Oops.

Took a while to get that sorted out, but I eventually got a working Annual Travelcard back.

Of course, about two weeks later I had to get it replaced again after the barriers messed it up - but at least that replacement went smoothly.
 

dvboy

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Strange, I get my season ticket through a corporate travel scheme and the booking office at BSW have replaced it in the past.
 
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.. can a ticket be replaced?..
The categorical answer is yes - I post as someone who has actually worked in a ticket office and knows the procedure.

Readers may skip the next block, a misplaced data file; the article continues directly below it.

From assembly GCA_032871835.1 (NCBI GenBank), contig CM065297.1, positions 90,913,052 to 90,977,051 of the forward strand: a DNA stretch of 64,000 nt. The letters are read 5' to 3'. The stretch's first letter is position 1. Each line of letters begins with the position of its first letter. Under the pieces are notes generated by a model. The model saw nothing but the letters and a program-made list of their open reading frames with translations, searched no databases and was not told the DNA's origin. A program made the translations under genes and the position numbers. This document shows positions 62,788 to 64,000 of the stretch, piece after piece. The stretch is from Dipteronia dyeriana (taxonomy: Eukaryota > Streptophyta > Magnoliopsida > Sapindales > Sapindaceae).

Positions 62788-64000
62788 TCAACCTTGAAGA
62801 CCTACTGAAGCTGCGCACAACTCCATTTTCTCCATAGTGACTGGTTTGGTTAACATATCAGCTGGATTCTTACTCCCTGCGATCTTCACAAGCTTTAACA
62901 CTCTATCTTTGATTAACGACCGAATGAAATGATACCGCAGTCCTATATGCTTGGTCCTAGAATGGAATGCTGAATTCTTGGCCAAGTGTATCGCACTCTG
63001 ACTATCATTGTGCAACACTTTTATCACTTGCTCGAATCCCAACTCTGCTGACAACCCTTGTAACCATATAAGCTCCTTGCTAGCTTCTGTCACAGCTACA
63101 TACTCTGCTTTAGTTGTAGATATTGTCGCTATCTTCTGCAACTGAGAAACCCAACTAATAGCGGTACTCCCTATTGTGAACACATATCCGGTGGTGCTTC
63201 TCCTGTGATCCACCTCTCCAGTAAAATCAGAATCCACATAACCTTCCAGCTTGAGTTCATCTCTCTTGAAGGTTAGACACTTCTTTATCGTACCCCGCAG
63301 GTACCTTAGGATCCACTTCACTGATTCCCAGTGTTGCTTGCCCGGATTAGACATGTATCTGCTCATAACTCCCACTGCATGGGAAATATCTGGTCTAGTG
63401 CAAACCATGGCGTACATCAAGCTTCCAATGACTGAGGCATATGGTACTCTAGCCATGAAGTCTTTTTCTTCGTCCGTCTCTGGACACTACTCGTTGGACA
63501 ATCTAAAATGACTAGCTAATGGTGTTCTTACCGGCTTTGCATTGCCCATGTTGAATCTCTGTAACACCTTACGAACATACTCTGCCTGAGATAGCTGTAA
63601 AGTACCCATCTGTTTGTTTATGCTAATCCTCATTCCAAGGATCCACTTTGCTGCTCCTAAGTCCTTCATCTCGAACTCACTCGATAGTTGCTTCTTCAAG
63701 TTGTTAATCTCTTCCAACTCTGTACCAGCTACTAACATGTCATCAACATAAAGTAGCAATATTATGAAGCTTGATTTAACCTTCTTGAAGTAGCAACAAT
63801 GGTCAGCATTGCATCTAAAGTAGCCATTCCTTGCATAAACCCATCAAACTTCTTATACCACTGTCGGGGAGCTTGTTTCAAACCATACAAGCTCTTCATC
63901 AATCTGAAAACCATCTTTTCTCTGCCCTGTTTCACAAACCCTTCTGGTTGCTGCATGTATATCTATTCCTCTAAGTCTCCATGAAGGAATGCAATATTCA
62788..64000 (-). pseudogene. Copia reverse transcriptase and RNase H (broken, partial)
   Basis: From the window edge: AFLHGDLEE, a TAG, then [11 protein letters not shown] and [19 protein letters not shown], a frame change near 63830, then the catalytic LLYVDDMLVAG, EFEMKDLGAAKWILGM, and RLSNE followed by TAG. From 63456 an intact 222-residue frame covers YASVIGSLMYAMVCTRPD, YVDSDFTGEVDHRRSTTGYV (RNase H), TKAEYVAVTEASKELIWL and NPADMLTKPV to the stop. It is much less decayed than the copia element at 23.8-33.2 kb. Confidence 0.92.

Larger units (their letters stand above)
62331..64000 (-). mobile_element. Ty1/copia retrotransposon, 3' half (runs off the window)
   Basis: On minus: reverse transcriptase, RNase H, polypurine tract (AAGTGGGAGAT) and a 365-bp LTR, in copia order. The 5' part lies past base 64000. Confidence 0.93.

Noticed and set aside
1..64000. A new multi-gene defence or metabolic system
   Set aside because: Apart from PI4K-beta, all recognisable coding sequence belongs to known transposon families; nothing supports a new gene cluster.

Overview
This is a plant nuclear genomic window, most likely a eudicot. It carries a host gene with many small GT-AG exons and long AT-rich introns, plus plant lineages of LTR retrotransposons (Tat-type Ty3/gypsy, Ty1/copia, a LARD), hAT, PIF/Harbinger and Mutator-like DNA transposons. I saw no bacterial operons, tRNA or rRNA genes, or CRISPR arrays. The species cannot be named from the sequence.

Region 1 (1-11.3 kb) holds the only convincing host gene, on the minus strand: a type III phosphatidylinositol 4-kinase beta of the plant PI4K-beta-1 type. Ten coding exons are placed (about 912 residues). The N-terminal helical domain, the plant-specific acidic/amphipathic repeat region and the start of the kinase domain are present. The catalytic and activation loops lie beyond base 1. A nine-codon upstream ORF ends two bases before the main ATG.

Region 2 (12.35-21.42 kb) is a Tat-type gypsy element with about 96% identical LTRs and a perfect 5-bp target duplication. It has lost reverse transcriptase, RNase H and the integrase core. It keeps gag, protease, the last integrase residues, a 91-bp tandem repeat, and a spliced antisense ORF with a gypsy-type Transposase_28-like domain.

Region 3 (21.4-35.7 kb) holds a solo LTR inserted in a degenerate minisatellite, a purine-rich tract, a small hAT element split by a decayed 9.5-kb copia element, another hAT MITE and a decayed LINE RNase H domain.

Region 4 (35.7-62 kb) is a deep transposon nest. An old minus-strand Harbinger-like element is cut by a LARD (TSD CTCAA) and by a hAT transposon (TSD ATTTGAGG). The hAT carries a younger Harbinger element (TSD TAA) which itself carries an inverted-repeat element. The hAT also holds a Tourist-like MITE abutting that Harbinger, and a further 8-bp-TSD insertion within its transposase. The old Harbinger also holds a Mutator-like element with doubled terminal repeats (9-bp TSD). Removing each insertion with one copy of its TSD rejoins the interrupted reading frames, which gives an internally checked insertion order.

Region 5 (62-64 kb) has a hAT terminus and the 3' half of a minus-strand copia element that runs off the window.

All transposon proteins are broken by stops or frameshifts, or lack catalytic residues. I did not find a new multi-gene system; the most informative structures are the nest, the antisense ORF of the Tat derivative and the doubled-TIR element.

See http://www.southeasternrailway.co.uk/download/2129.4/rbt-season-ticket-user-guide/ (page 8) which shows the procedure that the booking office should follow. FCC have also confirmed to me that they expect their ticket offices to do these reissues. Although this is a SouthEastern issued document (I think they do a lot of corporate schemes).
 

Solent&Wessex

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That is a handy document, I shall take a copy of that last page!

There are number of passengers in my area with annual season tickets which I believe have been issued by southeastern - not least because they are issued on Gold Card stock and are hundreds of miles away from the Network area and in southeastern ticket wallets - which have faded and fail to work barriers. I have told people to go to the office and they have all said that the ticket office flatly refuses and says it is not possible.
 

34D